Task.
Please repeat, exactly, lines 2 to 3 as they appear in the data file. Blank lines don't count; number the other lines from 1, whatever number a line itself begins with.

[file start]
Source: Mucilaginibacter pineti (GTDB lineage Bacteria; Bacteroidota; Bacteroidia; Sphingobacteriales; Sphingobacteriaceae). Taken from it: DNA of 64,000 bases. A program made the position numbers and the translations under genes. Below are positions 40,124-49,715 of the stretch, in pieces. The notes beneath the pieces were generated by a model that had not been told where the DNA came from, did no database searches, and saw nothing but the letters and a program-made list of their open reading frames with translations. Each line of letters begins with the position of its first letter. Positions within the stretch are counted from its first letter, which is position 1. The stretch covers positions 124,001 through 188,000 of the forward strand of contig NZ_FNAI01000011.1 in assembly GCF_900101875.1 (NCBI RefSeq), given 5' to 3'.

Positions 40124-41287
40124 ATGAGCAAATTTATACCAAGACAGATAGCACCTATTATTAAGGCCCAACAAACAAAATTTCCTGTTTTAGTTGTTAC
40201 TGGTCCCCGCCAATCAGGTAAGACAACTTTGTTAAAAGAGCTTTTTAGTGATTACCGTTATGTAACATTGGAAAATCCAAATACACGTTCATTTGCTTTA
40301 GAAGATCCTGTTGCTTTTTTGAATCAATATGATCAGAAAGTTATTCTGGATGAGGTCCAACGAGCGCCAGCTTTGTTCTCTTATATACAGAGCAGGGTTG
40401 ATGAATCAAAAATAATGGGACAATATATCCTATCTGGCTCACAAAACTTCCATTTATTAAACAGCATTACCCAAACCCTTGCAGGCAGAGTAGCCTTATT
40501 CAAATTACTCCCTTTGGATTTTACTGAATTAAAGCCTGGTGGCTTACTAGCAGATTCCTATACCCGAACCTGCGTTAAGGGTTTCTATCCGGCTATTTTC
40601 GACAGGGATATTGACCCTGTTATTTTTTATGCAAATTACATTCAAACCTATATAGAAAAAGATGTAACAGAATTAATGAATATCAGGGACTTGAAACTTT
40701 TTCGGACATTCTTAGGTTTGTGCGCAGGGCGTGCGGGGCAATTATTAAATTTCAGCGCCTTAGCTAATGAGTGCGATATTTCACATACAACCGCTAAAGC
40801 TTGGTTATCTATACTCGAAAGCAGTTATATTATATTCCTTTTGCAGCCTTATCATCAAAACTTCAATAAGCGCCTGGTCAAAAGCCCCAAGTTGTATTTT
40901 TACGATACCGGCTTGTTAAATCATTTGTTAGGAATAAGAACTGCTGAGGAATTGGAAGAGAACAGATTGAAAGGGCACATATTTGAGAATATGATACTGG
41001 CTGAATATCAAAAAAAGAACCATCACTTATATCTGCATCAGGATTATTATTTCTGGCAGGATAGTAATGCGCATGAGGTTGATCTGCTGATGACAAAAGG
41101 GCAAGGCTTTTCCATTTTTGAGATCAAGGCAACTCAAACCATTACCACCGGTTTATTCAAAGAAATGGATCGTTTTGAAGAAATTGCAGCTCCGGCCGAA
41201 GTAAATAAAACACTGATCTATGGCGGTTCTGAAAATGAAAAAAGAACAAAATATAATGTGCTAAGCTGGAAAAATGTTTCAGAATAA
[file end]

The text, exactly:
Positions 40124-41287
40124 ATGAGCAAATTTATACCAAGACAGATAGCACCTATTATTAAGGCCCAACAAACAAAATTTCCTGTTTTAGTTGTTAC